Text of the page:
Luang Prabang, a UNESCO World-Heritage city, has attracted a US$2 billion-joint-investment project by ten South Korean companies and four Lao enterprises to develop a new and modern town, covering some 3,000 hectares, in Chomphet district.
The new urban area,
which is expected to take five years to develop, will serve as a comprehensive tourist,
trading, financial and recreational service center, completed with the
construction of a road running through Laos, from China to Thailand. Particularly, there will be five-star hotels,
shopping malls, and a 36 hole-golf course, with resorts, residential areas, and
business service and tourism centers. The
land to be used for this development will partially be leased from the local
people for 50 years, extendable for another 20 years. A memorandum of understanding on this
joint-venture was signed recently between Korean and Lao investors and witnessed
by Luang Prabang Governor Bounheuang Douangpha-chanh as well as other Lao and
Concerns have been raised that while this new town will bring modernity to the people in the area, it may adversely affect the city of Luang Prabang itself. In response to this concern, the Lao government emphasizes that it will put great efforts into maintaining and preserving the World-Heritage status of the city. Standing Deputy Prime Minister Somsavad Lengsavath points out that, for the past twelve years, Laos has followed the international criteria for maintaining the city’s World-Heritage status; thus, Luang Prabang has increasingly received high recognition by the world community, resulting in the increase of visitors. At the same time, he also admitted that there are some aspects, such as the constructions of new buildings, that Lao officials still need to further address.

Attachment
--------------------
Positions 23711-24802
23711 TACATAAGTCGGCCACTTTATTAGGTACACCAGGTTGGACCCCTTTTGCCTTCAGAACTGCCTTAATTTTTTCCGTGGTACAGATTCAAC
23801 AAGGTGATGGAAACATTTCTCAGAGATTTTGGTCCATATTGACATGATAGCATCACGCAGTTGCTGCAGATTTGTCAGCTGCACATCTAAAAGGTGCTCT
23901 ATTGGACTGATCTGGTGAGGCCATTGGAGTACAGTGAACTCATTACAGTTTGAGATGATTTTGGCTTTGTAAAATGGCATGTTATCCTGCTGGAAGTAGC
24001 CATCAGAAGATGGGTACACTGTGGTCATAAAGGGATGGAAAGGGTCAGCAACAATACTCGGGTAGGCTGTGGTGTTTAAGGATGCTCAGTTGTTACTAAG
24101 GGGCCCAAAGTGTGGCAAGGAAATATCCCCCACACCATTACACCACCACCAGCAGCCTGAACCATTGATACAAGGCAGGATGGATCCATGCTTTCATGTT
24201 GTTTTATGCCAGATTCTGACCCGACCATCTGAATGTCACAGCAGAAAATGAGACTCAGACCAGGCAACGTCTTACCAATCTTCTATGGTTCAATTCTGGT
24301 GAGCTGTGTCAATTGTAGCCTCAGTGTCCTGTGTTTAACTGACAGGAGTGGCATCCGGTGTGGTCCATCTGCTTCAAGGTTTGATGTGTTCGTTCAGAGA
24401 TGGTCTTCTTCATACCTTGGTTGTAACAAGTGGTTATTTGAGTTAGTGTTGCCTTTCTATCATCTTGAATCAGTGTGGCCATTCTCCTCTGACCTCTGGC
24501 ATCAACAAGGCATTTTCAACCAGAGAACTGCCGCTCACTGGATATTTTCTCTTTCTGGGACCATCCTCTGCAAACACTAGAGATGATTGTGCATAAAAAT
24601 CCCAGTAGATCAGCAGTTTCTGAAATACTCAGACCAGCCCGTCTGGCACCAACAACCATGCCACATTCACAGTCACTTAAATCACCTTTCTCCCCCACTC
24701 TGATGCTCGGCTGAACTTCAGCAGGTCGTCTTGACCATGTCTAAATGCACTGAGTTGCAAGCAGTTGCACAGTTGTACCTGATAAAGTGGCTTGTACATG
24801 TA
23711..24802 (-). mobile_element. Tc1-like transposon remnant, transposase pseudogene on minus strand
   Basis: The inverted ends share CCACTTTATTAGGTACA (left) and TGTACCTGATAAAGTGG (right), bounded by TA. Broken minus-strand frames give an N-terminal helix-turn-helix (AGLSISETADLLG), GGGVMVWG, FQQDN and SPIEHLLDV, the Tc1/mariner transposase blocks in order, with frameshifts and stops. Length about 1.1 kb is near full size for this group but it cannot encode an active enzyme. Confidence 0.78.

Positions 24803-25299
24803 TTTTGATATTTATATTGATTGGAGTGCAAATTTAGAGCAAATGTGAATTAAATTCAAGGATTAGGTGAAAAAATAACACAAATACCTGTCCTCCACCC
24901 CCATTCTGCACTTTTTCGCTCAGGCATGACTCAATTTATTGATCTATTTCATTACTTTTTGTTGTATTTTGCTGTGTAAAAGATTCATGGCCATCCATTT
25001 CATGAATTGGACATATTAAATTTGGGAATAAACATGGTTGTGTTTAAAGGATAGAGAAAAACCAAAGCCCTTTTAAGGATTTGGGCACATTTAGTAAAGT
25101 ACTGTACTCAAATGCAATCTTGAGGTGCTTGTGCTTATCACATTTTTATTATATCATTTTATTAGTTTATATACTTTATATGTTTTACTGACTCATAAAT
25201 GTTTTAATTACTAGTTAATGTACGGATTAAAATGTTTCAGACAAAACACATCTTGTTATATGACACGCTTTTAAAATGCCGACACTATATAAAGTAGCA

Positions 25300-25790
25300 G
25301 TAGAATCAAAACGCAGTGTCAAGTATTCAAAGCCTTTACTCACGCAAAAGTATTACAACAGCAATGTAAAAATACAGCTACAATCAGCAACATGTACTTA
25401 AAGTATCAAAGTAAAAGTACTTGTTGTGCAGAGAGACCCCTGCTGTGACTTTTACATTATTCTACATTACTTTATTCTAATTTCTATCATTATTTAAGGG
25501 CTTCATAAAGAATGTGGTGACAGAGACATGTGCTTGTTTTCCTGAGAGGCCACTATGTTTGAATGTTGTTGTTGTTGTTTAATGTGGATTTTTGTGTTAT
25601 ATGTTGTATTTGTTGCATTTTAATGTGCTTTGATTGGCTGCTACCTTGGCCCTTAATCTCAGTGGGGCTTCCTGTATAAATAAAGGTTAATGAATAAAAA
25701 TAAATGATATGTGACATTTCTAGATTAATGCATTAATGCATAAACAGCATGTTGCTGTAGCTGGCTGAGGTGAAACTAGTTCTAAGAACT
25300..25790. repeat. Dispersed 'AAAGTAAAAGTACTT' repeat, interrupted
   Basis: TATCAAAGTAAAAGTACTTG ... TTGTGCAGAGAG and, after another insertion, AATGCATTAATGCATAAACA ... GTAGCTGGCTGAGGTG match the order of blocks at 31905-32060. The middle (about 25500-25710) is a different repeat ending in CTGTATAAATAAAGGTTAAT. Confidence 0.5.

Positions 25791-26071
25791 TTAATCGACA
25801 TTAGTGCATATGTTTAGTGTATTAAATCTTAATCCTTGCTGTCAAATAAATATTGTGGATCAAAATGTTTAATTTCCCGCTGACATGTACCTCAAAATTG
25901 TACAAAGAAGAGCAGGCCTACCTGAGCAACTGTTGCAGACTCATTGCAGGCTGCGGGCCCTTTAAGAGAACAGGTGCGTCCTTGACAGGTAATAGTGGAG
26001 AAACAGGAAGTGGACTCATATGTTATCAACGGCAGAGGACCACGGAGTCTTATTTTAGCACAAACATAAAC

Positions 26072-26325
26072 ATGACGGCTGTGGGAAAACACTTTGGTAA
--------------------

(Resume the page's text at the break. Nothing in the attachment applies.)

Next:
Meanwhile, an energy investment group from Vietnam announces that it will start building a hydro-power dam on the Mekong River in Luang Prabang Province in 2010, to be completed by 2016 at the latest. With a projected total cost of over US$2 billion, this dam is expected to be able to produce up to 1,410 megawatts of electricity for export to Vietnam. From now until the end of 2009, the Vietnamese investment group will be conducting an environmental impact study to ensure that this dam construction project meets international standards, namely the requirements of the Mekong River Committee, whose member-nations include Laos, Thailand, Vietnam and Cambodia. However, this project is strongly opposed by environmental groups in Southeast Asia, who are concerned that it will have a negative impact on the lives of more than ten million people living near or on the Mekong River as well as the environments and its bio-diversities.
Listen to Songrit's report for more details in Lao.